I recently integrated Warden into a web service I’ve been building with Sinatra. Unfortunately doing so completely broke some of my tests. I spent a while trying to figure out how to stub out the Warden object before I discovered that Warden already provides support for testing. Awesome. While I could load my config.ru in the test, there are other things in there that I’d rather not deal with while testing. I came up with the following approach, which lets me more or less test the web service in isolation.
This past weekend I put together an example of a Spring Roo-based Jersey application that can run on Google App Engine. All code in this post is derived from the example project at https://github.com/marcisme/jersey-on-gae-example. You should be able to get a project up and running by copy and pasting the snippets in this entry, or you can clone the project and follow along. This example uses Spring Roo 1.1.1, Jersey 1.5 and App Engine SDK 1.4.0. A basic understanding of the involved technologies is assumed.
Regardless of how you feel about empty strings, you should be aware of the implications of allowing them on objects that will be persisted. While it seems reasonable to expect a database to store the exact value that you give it, that is unfortunately not always the case. If you’re going to allow empty strings on persistent objects, you should take the time to determine the behavior of the database management system you’re using. You should also assess how likely it is that you are going to either have to support multiple databases, or that you will switch to another database management system in the future.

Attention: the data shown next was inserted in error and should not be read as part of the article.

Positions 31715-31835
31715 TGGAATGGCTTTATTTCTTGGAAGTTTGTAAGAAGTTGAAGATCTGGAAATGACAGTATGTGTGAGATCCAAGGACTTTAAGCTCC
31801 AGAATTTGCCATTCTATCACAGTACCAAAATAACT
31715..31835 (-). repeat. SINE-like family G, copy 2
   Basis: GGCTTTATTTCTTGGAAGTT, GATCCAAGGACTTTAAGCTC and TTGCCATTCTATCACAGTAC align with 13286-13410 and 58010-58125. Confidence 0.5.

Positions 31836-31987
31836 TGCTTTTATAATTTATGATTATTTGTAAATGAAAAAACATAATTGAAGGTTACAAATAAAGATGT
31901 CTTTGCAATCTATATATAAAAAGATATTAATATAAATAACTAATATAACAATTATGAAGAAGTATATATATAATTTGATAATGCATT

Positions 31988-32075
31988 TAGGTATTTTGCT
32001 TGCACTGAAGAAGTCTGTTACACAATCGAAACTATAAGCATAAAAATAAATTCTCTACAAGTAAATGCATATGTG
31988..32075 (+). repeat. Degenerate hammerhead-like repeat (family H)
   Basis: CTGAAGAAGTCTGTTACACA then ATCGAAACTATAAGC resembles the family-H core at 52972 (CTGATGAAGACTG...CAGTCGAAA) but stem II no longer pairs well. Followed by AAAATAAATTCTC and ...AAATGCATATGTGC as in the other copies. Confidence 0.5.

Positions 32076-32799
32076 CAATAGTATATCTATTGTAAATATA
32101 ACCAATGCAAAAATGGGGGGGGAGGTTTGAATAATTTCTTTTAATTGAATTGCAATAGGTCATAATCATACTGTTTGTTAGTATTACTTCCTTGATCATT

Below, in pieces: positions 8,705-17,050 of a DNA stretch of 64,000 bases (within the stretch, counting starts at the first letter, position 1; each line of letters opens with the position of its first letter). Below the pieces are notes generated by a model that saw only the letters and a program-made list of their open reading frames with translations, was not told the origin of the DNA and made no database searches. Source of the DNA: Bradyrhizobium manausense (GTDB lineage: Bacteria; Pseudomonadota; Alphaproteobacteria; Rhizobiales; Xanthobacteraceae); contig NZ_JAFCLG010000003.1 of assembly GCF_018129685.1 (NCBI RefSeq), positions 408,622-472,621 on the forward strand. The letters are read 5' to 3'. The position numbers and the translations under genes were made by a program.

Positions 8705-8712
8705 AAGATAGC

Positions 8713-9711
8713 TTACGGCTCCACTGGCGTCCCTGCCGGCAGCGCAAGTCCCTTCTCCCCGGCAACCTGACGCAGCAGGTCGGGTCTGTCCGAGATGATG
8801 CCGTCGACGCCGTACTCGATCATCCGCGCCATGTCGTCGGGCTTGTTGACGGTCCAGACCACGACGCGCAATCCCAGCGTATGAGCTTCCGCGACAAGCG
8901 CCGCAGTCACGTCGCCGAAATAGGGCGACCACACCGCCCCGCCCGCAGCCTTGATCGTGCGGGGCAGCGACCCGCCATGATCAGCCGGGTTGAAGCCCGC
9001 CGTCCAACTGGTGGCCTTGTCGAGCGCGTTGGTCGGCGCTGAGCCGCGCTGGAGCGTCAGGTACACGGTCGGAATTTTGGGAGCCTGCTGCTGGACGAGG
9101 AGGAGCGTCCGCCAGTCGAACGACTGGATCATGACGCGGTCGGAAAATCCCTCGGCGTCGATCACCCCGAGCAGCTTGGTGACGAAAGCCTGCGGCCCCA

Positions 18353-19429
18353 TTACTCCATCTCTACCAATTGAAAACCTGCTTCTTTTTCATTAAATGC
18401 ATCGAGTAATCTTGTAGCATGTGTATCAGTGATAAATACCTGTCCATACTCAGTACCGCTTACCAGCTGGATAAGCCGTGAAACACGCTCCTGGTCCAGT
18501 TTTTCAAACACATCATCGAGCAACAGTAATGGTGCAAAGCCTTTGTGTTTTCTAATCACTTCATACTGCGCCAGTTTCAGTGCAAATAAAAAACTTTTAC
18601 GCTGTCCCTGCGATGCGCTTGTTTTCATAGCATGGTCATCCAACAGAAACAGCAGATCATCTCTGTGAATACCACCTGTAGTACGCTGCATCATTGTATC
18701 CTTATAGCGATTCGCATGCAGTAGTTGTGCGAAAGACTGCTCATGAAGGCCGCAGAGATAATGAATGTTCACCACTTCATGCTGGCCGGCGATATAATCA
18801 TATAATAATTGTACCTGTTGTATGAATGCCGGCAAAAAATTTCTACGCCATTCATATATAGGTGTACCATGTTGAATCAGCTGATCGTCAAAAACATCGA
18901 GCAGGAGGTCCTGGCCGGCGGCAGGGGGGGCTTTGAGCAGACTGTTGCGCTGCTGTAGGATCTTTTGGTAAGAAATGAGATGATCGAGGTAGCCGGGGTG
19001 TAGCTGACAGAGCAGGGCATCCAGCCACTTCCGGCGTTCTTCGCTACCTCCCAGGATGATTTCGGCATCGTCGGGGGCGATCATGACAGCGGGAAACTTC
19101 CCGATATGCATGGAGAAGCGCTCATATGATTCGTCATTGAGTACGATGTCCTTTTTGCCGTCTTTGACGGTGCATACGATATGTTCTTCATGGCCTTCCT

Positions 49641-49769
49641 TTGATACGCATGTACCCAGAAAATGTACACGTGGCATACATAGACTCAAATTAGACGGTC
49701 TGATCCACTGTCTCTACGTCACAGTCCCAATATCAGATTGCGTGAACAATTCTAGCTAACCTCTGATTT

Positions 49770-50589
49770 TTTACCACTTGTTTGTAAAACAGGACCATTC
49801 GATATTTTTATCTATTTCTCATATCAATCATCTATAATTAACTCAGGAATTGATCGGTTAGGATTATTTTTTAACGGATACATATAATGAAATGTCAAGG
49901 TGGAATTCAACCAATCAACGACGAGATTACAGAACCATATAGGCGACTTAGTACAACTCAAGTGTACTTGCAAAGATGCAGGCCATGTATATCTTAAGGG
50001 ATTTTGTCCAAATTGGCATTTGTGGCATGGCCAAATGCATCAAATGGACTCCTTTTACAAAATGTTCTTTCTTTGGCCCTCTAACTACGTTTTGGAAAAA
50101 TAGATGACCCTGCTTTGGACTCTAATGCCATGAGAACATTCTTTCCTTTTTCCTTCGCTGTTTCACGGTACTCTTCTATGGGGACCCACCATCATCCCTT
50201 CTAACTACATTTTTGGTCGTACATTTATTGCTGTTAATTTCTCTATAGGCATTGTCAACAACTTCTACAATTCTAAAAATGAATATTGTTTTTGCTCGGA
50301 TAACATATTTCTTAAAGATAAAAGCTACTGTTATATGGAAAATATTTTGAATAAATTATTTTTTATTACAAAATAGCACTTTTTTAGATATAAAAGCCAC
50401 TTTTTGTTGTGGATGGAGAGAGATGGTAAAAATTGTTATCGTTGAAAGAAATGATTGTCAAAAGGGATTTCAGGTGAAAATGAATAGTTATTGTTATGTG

As of Roo 1.1.0, addons are created with the addon command. This is slightly different than previous versions, where addons were created with a template argument to the project command. If you find documentation referencing this old style, it’s probably out of date.
If you’ve worked with Jersey, you’re likely familiar with the embedded Grizzly server. Though I haven’t seen it mentioned often, Grizzly can indeed serve static content too. The following snippet is all that’s necessary to fire up an embedded web server. These examples were written with Grizzly 1.9.18-m and Jersey 1.4.
I’ve recently been working on an iPhone application that integrates with Blogger, and as such I have gotten some experience with the GData Objective-C Client Library. The issues below were all encountered while working with the GDataServiceGoogleBlogger service, but they should apply to the other GData services too.
I finished putting together my personal website backup script, and it can be found on my Github page.
Being a heavy Eclipse user, I’ve grown accustomed to its keyboard shortcuts for moving and copying lines of text. Xcode doesn’t have a regular editing command for this, but it does offer similar functionality via user scripts. The Move Line Up and Move Line Down scripts are already there, just waiting for you to bind keys to them. Go to the script menu, which is to the left of the Help menu, and select the Edit User Scripts… menu item. Expand the disclosure triangle next to Text, and you can set keyboard shortcuts by double-clicking in the column to the right of the script names. Below is a screenshot of what the dialog will look like if you follow all of the instructions in this post.
Some Two-Up PDFs, such as the new Pragmatic Guide Series, are intended to be read with specific pages on the left or right side of the screen. Unfortunately these types of documents don’t always display the way the author intended in every PDF reader. However most PDF readers do provide features to get the desired presentation.